Amalgamation: Mike Harris’s gift that keeps on giving to Toronto conservatives
One of the things really hit home by those maps that came out yesterday is that, as far as Toronto goes, the battle over amalgamation is still fresh in some people’s minds. When Mike Harris’s government combined the old cities that now make up Toronto, it was over the objections of the widespread “No Megacity” movement and the expressed will of the people in a referendum. Harris, of course, was never the kind of guy to let a little thing like that get in his way, so here we are, 12 years on, with the voters of the downtown core sharing a government with Etobicoke and North York. The division between the two is still as stark as ever (see map, left).
Kelly McParland writes in the National Post that maybe this was Harris’s plan from the beginning, since the original reasoning—cost savings—has turned out to be a bad joke. Rob Ford is exactly the kind of guy Harris would like; he even showed up at Ford’s victory party. (And don’t think the Ford camp wasn’t keeping Harris’s support on super-double-secret lockdown for a reason.) By the end of Ford’s term, assuming everything goes according to plan, traditionally progressive Toronto will have spent 10 of the 17 years since amalgamation being governed by suburban conservatives. If it was Harris’s plan to shackle Toronto with cost-cutting Tories, so far that’s a big “Mission Accomplished” for him.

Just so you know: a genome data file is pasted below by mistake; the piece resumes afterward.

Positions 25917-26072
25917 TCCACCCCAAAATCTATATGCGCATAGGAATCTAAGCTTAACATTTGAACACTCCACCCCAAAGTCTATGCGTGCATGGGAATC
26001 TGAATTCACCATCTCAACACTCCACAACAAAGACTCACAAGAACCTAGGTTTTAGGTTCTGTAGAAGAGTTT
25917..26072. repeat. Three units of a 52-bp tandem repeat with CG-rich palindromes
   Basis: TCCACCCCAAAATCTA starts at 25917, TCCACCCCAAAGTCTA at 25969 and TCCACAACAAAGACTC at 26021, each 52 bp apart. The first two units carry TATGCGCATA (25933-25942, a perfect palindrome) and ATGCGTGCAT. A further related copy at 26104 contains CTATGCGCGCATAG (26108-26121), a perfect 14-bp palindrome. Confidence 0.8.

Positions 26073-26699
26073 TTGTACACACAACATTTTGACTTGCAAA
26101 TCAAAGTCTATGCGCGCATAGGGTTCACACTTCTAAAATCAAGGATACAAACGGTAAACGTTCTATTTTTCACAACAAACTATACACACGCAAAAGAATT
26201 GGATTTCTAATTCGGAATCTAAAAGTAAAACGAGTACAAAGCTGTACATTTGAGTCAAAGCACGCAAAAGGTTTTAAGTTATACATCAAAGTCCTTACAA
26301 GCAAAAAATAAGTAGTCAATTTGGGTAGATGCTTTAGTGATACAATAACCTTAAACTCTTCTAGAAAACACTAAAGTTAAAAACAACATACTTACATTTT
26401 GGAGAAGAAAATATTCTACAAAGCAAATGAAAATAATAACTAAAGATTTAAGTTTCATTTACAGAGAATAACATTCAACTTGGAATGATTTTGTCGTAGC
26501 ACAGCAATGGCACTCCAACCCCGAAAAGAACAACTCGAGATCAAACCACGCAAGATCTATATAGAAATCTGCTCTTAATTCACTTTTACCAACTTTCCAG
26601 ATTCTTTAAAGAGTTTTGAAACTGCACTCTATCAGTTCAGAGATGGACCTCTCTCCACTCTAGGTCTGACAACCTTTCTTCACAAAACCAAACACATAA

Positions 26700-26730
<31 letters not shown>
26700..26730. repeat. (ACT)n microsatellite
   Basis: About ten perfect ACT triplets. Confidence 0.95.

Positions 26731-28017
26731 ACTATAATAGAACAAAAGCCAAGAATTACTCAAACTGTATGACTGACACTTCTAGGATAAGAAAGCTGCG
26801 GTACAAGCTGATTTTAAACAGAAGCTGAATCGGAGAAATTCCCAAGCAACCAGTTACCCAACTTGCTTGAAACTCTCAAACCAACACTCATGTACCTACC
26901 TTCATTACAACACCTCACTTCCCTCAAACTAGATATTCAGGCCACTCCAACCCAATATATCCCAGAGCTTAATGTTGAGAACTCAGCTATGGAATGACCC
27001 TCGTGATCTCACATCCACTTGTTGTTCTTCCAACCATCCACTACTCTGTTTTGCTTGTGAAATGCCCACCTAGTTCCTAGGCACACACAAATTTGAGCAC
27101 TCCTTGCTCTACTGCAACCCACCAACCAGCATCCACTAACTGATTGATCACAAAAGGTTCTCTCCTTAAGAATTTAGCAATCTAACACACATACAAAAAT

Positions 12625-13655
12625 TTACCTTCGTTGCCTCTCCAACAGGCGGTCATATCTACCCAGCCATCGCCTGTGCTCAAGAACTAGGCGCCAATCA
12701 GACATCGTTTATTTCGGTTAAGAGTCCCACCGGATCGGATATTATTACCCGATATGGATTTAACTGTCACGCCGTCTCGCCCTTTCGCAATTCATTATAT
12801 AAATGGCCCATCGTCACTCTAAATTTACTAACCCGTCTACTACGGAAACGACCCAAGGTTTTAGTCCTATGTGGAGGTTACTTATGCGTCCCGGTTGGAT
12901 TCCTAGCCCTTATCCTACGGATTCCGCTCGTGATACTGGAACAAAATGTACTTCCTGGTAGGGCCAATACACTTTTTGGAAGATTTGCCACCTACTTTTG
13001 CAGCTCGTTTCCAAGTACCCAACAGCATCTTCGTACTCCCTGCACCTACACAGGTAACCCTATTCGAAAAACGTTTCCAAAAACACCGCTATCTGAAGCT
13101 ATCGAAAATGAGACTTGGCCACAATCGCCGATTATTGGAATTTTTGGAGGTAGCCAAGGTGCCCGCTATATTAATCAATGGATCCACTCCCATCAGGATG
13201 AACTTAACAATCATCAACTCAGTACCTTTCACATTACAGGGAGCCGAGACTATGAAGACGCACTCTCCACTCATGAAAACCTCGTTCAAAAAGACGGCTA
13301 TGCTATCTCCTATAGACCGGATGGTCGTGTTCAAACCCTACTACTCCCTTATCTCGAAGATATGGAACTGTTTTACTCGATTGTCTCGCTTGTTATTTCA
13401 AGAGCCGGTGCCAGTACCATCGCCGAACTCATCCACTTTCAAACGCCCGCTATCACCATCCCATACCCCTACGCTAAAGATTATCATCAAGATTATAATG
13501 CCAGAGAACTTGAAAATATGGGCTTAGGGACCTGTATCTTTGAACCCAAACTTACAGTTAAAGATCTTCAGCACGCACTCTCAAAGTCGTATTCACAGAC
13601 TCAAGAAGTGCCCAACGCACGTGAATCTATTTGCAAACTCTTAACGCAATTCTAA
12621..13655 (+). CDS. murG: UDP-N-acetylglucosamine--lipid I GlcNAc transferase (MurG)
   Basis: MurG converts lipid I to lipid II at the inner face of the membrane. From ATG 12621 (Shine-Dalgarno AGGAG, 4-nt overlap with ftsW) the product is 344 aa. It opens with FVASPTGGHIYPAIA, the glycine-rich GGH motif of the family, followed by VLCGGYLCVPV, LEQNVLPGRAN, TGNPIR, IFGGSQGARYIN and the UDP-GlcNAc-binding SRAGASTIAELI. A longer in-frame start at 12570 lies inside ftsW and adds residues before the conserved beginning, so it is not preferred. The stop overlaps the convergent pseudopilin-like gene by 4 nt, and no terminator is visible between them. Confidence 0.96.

It’s true that the map of the old city fits almost perfectly on top of the wards that voted for George Smitherman. But don’t read too much into that. The maps of Smitherman’s support aren’t wildly different from the maps of David Miller’s support in 2003: clustered around the core (though with a bit more spread, because he won, after all) versus John Tory’s support strongest in the suburbs. Like it or not, there’s still a lot of divisions within the city, and amalgamation never got rid of them.
The mayor-elect’s father had a small hand in this, of course: Rob Ford’s father, Doug Ford Sr., served as a backbencher in Harris’s government before losing his seat in 1999. Ironically, Ford lost out on a wave of amalgamation of his own: as Harris cut the number of seats in the Ontario legislature—sound familiar?—Daddy Ford was to run, and lose, against a more popular conservative in his larger Etobicoke ward.